Which Way Madness Lies: Can psychosis be prevented? Harper's Magazine, December 2010
Anna did not simply decide one day that people were made of paper. She came to the conclusion slowly and reluctantly, several months after she first noticed that the consistency of everything around her had subtly changed. Books and chairs and buildings were no longer solid but composed of tiny, buzzing particles. She thought if she blew on a lamppost it should disperse into air. On her way to school every morning, she was perplexed by the implausibility of the process: that she could walk along the side- walk, her boots pressed against the concrete, without falling through.
Anna had always been the kind of student who would do anything to please her teachers, and from a young age she had single-mindedly pursued a career as a scholar. But by her first semester of graduate school three years ago, schoolwork had become daunting for the first time. She had studied Russian, German, and French, yet she found herself forgetting words she’d known for years. Even English no longer felt like a native language. She sometimes examined the appearance of words, the alignment of angles and curves on the page, until she lost sight of their meaning. Once, with her friends, she became so overwhelmed by the task of physically forming the sounds of words that she lost the ability to speak. She knew what she wanted to say, but she couldn’t will herself to make such odd little noises.
I met Anna last year at her Illinois home, a small, brightly painted townhouse apartment, and she tried to pinpoint when she had stopped believing in the reality she’d contentedly inhabited all her life. A petite twenty-eight-year-old with cleanly parted blond hair, she spoke in a thin, strained voice and avoided looking at me. My lips, she said, appeared as if they were moving at a different pace than my voice, and she had to bat away the thought that she was watching a dubbed film.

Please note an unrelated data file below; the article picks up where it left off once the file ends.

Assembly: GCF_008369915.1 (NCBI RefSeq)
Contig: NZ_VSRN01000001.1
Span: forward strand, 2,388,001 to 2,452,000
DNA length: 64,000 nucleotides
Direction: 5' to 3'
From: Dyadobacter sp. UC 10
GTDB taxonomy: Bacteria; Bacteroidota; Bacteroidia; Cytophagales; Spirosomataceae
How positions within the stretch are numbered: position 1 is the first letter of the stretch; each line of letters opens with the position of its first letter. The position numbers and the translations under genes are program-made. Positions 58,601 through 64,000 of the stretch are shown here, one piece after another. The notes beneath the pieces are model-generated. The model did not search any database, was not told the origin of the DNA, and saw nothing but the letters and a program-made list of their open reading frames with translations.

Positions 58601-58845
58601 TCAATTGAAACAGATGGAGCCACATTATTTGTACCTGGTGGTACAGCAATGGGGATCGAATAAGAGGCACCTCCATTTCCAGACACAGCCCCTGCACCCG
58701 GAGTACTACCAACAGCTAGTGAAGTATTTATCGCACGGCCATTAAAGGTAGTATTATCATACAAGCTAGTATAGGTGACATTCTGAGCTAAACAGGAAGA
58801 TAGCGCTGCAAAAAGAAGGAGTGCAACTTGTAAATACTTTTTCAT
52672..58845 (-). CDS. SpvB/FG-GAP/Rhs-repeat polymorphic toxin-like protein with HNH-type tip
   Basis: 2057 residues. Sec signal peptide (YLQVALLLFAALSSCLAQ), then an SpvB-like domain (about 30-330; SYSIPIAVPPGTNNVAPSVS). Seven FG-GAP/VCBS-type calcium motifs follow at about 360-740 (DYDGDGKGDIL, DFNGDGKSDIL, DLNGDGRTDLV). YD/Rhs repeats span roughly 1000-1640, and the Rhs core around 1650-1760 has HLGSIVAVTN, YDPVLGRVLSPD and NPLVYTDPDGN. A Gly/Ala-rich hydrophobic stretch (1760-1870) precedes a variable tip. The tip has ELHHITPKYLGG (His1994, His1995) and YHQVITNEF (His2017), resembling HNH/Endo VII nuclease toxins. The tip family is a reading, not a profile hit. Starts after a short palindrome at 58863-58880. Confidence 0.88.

Anna’s mother is schizophrenic, and Anna had always found her mother’s world- view—derived in part from messages she deciphered in processed-food packaging—distasteful and impossible to comprehend. She assumed that when her mother had a schizophrenic break, the delusions had taken her by force, engulfing her. But an alternate reality did not come to Anna fully formed. Throughout her first year of graduate school, she kept monitoring her own perceptions, wondering whether they didn’t have some “tinge of unreality.” She searched for a narrative that would explain why the world was being transformed. One day, wandering the halls of an academic department, she became fascinated by the physical details of the building: tiny cracks in the wall, a light switch, a rubber doorstop that looked luminous and functionless. A bust of Plato, which she had never noticed before, seemed to be calling out to her. As she gazed at Plato’s mournful expression, she imagined that he had singled her out to unburden himself and shed light on the “overwhelming strangeness of the world.”
But after she left campus and returned to her apartment that day, the electricity of her mood passed, and she wanted nothing to do with Plato’s secrets. She blamed herself for attending too avidly to the stream of her own consciousness. “It wasn’t as if this bust suddenly started talking to me out of thin air,” she told me. “I wanted him to, and then I sort of convinced myself that he did. It didn’t feel like I was passively being subjected to another reality. It felt like I somehow actively engaged in creating it."
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